Two lines stay with me from the movie “Crash.” You probably didn’t see it. Overall, it was a downer, with painful scenes and a non-Hollywood ending, offering worthy observations of the malaise of modern life.
The lines I remember were
“The only way we meet people these days is to crash into them” (the character was reflecting on her recent fender bender).
“I’m angry all the time” (not associated with the fender bender).
When I notice the reluctance some people have even to consider emotional healing of their personal version of that malaise du temps, I see also how many are driven by anger. It’s not often the kind of anger that can be named and faced, but more an underlying sense of urgency or mild irritation. For them, the idea of healing the sources of their anger borders on offensive. They ask, “Why would I want to work on healing? There’s nothing to heal. It’s the way I am.”
The answer to their reluctance came one day as I was training a group of people in EFT (Emotional Freedom Techniques, aka tapping) some years ago. I spoke of observing people fuelled by anger, what lies under the anger (it’s often fear), and its long-term corrosive effects on health and relationships. One of the participants said, “But if I got rid of my anger, where would I get the energy to live my life?”
My heart sank when I heard that question, but the answer came instantly: “Imagine being able to live your life from a place of effortless joy.”
Effortless joy is available to all of us.
There is a level of woundedness or pain in everyone I have met, including the guy I look at in the mirror every day. Those who come to me as clients for healing work do so because the pain interferes with their lives. They know this and they want to be healthier. When they experience healing of the most severe of their pain, life is indeed much better. But for some people, rather than continue with the healing by facing deeper sources of pain (aka “peeling the onion”), they stop the work and sometimes I don’t see them again.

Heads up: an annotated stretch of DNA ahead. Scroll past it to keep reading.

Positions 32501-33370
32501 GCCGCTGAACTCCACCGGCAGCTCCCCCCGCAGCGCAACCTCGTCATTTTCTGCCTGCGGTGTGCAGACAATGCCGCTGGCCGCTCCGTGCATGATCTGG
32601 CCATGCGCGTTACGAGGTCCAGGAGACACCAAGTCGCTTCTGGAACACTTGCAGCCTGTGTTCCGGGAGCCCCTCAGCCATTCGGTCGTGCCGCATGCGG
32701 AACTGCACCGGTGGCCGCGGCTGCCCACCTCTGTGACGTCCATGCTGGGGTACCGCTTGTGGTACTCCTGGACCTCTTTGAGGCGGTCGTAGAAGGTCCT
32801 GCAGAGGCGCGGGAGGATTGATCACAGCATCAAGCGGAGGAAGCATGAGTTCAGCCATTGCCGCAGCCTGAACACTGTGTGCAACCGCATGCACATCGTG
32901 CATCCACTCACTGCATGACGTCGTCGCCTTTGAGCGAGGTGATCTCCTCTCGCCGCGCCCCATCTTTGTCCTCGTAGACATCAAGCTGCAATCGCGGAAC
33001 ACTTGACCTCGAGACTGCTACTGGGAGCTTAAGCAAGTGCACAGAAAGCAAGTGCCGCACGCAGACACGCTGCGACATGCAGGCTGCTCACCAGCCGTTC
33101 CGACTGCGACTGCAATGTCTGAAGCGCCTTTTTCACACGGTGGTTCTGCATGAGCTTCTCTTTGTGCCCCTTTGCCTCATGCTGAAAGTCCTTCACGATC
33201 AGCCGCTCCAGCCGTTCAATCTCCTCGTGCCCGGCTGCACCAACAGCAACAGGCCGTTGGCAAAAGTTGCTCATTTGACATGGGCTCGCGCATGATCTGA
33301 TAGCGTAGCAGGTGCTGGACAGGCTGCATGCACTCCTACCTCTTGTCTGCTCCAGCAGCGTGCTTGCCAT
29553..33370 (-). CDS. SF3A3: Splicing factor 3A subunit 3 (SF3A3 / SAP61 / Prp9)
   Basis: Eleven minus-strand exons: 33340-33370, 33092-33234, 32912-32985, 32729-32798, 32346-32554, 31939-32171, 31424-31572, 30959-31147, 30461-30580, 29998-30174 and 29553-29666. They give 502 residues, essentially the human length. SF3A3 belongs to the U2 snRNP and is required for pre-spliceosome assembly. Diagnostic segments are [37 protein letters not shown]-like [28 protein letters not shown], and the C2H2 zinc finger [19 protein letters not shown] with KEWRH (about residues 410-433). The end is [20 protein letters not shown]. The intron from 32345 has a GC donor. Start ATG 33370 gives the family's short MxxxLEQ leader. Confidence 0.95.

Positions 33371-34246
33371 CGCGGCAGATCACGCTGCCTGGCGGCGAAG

This inclination to stop pursuing their healing happens even when it is obvious (to both of us) that there is great benefit to be gained from additional healing.
This puzzled me for months, even more so when I heard the same observation from other EFT practitioners. Eventually I arrived at the understanding that these clients felt so much better than before that even in the face of other hurts, life was now “good enough.” Their attitude was something like “Life is better now, so why dig up more pain?” I saw this in clients whose healing was far from complete, whose lives were still dominated by other issues. Some even seemed to lose the gains we had made. My answer to the question, again, was, “Would you like to live in effortless joy?”
But how could I address the reluctance, the “good enough” offramp from the healing journey? The solution was insightful and brilliant. It wasn’t my idea, so I can say that as a compliment to the person who discovered it. He realized that people who stop pursuing their healing find their new, partially healed state unfamiliar and uncomfortable. Their response to this new form of discomfort explained both the offramp phenomenon and the reversion to old ways of being.
He tried tapping with the phrase “This new state is unfamiliar and uncomfortable,” and it worked. I tried it. It worked.
I believe that there’s a solution to every block — it’s up to us to be persistent and creative in finding that solution. Effortless joy is waiting to be discovered and claimed.